So diligent. I didn't even notice that it cost ~$150 to use.


I'm sorry but nothing here is worth money. It was a little silly when I thought it was an open-source project, as a paid product it is ridiculous.


> Creditcard.js avoids these design mistakes, providing an HTML/CSS/JS solution compatible with any payment form.

If it requires JS, then it isn't compatible with any payment form.


When JS is not available, this becomes a regular HTML form with inputs and selects.


Does not support 1Password, though


Ah, that's great. Thanks


Small complaint: I use Typinator[1] (a text expander for Mac) to type in my credit card numbers. I'll enter a simple string I wouldn't normally type, like "mvcd" (or "my visa card") and it expands to the full number.

But if you restrict the form to just numbers, I can't type in my text to expand to the full number. I always get super annoyed at credit card forms that do this.

/two cents


Looks interesting. Is there an option to also display certain billing address fields? I use minFraud and it requires a country, state, city, and postal code for distance checks.

Personally, I also hate dropdowns for expiration. Isn't it far easier to just type in what's on the card and validate that as a valid date?


Doesn't handle Amex correctly for card that begins 3725


or * Amex Corporate that start with 3787 * Australian Bank Cards

But surprisingly handles JCB and Diners Club.


Technically, this is broken. 4-digit security codes exist, yet this form doesn't allow them.


I thought that was only for American Express? It allowed me to enter 4 numbers with an American Express card number. There wasn't 4 little placeholder dots, which was confusing.


You minified half of the Closure Library for a modest product. 50kb of inline JS for card processing, just to obfuscate. This is terrible, you need two libraries doing the same thing.

Very high price point, developers who can afford to buy it can likely code it themselves.


It doesn't format my AMEX card correctly (uses the 4 separate 4 digit pieces).


Doesn't support credit card autofill via Safari or 1Password plugin...


One trick to make the UI feel good and snappy is to make the animations fast. For example in this form the security question help fades in way too slow, making the whole form feel slow and brittle.


The mistakes and solutions section is great info, thanks. That said, there's a bunch of problems with the actual implementation. I put together a payment form that converts very well for selling my book Mastering Modern Payments[1] and it's included with the middle package ($59 instead of $149). It uses jquery.payment from Stripe which several people mentioned earlier in the thread.

[1]: https://www.petekeen.net/mastering-modern-payments


this literally doesn't work for me.

i start typing in a known prefix for master card

514101

and after i type the `0` the cursor (for who knows what reason) jumps to before the 0 and i end up with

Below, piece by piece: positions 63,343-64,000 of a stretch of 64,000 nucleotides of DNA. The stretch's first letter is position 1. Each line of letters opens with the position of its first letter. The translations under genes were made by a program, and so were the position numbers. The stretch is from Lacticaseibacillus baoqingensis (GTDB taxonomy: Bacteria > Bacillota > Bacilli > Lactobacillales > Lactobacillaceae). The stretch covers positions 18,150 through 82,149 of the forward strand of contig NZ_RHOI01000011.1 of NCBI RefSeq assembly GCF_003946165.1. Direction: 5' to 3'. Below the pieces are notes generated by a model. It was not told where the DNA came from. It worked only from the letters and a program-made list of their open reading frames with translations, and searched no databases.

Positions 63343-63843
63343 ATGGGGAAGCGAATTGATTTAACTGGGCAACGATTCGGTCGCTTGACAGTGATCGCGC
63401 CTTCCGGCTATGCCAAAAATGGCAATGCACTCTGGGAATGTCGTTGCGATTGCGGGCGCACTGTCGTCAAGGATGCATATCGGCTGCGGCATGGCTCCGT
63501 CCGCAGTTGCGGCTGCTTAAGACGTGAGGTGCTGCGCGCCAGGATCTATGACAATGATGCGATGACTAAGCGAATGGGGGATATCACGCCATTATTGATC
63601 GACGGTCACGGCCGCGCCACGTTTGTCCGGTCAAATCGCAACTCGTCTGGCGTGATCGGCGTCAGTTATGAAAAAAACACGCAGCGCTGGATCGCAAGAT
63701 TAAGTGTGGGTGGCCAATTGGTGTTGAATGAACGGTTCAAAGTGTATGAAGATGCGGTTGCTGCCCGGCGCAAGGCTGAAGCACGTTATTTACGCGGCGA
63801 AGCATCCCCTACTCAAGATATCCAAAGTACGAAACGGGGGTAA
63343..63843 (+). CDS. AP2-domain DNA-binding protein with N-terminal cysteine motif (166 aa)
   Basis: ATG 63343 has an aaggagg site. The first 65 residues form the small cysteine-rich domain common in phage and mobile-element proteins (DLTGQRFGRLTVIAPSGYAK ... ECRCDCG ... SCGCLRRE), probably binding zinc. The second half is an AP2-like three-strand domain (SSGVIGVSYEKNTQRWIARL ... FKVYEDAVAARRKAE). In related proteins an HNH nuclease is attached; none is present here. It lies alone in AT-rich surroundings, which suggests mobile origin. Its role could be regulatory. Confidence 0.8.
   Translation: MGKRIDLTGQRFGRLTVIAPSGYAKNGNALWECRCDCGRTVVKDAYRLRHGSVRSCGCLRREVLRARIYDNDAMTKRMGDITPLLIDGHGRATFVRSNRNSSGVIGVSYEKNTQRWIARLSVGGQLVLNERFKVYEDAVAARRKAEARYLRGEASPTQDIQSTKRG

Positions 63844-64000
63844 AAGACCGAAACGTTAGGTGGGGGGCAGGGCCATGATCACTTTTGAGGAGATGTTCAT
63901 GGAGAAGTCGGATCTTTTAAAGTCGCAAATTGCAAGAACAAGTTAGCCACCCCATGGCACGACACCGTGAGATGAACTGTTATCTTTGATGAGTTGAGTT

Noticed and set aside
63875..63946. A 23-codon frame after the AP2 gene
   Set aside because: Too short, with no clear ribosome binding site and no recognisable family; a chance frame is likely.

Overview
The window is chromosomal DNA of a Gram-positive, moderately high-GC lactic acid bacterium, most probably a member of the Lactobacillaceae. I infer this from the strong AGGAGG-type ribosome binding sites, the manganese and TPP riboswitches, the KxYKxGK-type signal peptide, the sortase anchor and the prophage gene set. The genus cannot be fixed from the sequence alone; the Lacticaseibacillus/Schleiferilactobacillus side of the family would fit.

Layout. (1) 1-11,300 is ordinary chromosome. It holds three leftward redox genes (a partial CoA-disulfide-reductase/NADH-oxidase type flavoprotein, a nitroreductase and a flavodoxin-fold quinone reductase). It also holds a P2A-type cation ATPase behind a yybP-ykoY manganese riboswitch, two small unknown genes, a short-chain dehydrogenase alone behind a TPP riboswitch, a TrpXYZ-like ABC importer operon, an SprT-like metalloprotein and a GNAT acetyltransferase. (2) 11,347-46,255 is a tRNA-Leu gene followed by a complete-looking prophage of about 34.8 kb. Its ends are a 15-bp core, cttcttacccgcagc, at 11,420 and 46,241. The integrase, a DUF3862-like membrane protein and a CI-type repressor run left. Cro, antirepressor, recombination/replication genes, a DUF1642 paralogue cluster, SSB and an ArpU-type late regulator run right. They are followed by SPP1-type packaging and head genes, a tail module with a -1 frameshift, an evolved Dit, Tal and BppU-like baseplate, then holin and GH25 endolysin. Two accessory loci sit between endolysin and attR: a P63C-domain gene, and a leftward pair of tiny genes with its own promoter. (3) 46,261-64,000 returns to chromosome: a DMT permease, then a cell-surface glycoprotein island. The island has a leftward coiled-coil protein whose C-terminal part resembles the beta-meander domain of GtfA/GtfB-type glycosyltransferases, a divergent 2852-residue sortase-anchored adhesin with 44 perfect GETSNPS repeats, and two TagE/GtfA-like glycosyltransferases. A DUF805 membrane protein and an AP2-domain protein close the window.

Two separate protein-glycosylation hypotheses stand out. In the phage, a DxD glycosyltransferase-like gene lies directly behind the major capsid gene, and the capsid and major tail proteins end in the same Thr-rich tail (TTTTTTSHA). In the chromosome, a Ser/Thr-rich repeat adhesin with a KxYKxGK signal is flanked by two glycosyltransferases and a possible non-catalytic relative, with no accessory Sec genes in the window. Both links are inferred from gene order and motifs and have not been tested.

5141 10

(note the 0 and 1 swapped)

works fine in firefox; breaks in chromium


I'd say that the ? for explaining the CCV should be a hover effect rather than a click. In every other CC form I've ever dealt with it's been a hover effect.


I have bad experience with the hover effect. Like showing up when I don't want it to show, and also it doesn't work quite well on tablets, phones and touch devices. I think the button is better approach.


When you type in an amex card number, shouldn't the security code change to show 4 dots? Seems like a simple oversight.


Price is outrageous. Nobody is gonna buy this.


Nice. Tested on mobile safari and it works fine. However it doesn't seem to recognize American Express card number?


I'd make the expiration dates text fields. Having to scroll through a list of numbers in a drop-down is a pain.


What browser/OS doesn't let you type to select in dropdowns?


Doesn't matter, that's a "power user" shortcut. You'd be surprised how many people do not think or know that can be done. Why not make it easier and just make the expiration date text fields? It's much easier to type in the month '12' than having to scroll scroll through 11 options to get to 12.


You'd be surprised how many people don't know how to tab through multiple fields. If the expiration date is broken into multiple text fields that creates more work as "regular" users need to switch between keyboard and mouse repeatedly.


How does it create more work? What do you mean switching between keyboard and mouse repeatedly? Aren't they already doing that when they are entering in the credit card number, the security code AND their name? LOL.


Oh, they're already switching keyboard and mouse? Let's make them do it even more! /sarcasm

Seriously though, what makes you think people have to "scroll" through 11 months to get to December? 12 options can be comfortably displayed all at once on screen. Have you ever seen a dropdown?


Poor soul you are stuck in the implementation model. Continue to use your drop-down, yes...


Sure, and you can continue ruining interfaces in your academic vacuum.


Found another issue: in Chrome (v26.0.1410.63), typed in 1234 1234 and the numbers got rearranged to 1234 2341


I think the tabindexes should be different. When I hit tab in the security code field, it currently focuses on the question mark. It would be better if it focused on the name field at that point IMO. Otherwise, very nice!


For months I prefer numbers ordered in a way that respond to digits as input. If I press 8, I don't jump to 8 in this list because it has 08. It's minor, but a peeve of mine :)


Would love to hear an update in a month of how sales are going..


Related: http://kenkeiter.com/skeuocard/ I think I saw this on hackernews a while ago.


costs $ and is in beta. This looks like an ad.

Who pays to beta test software ?


For such a high price, they could pay some more attention to their own buy license page: the security code help section is partially (mostly) hidden.


I liked that other one better.

http://kenkeiter.com/skeuocard/


The "?" should be skipped on tabbing: from "Security code" jump straight to "Name"


what... it's not.. opensource? peeks into javascript source code


It would be helpful if it also supported China Unionpay cards (19 digits).


Telling my my AmEx is invalid. Last time I checked it was a real CC...


You are trying to shell this for 149$ on HN? Seriously?


$150- do you also offer payment processing?


That would be a great thing to cross-sell!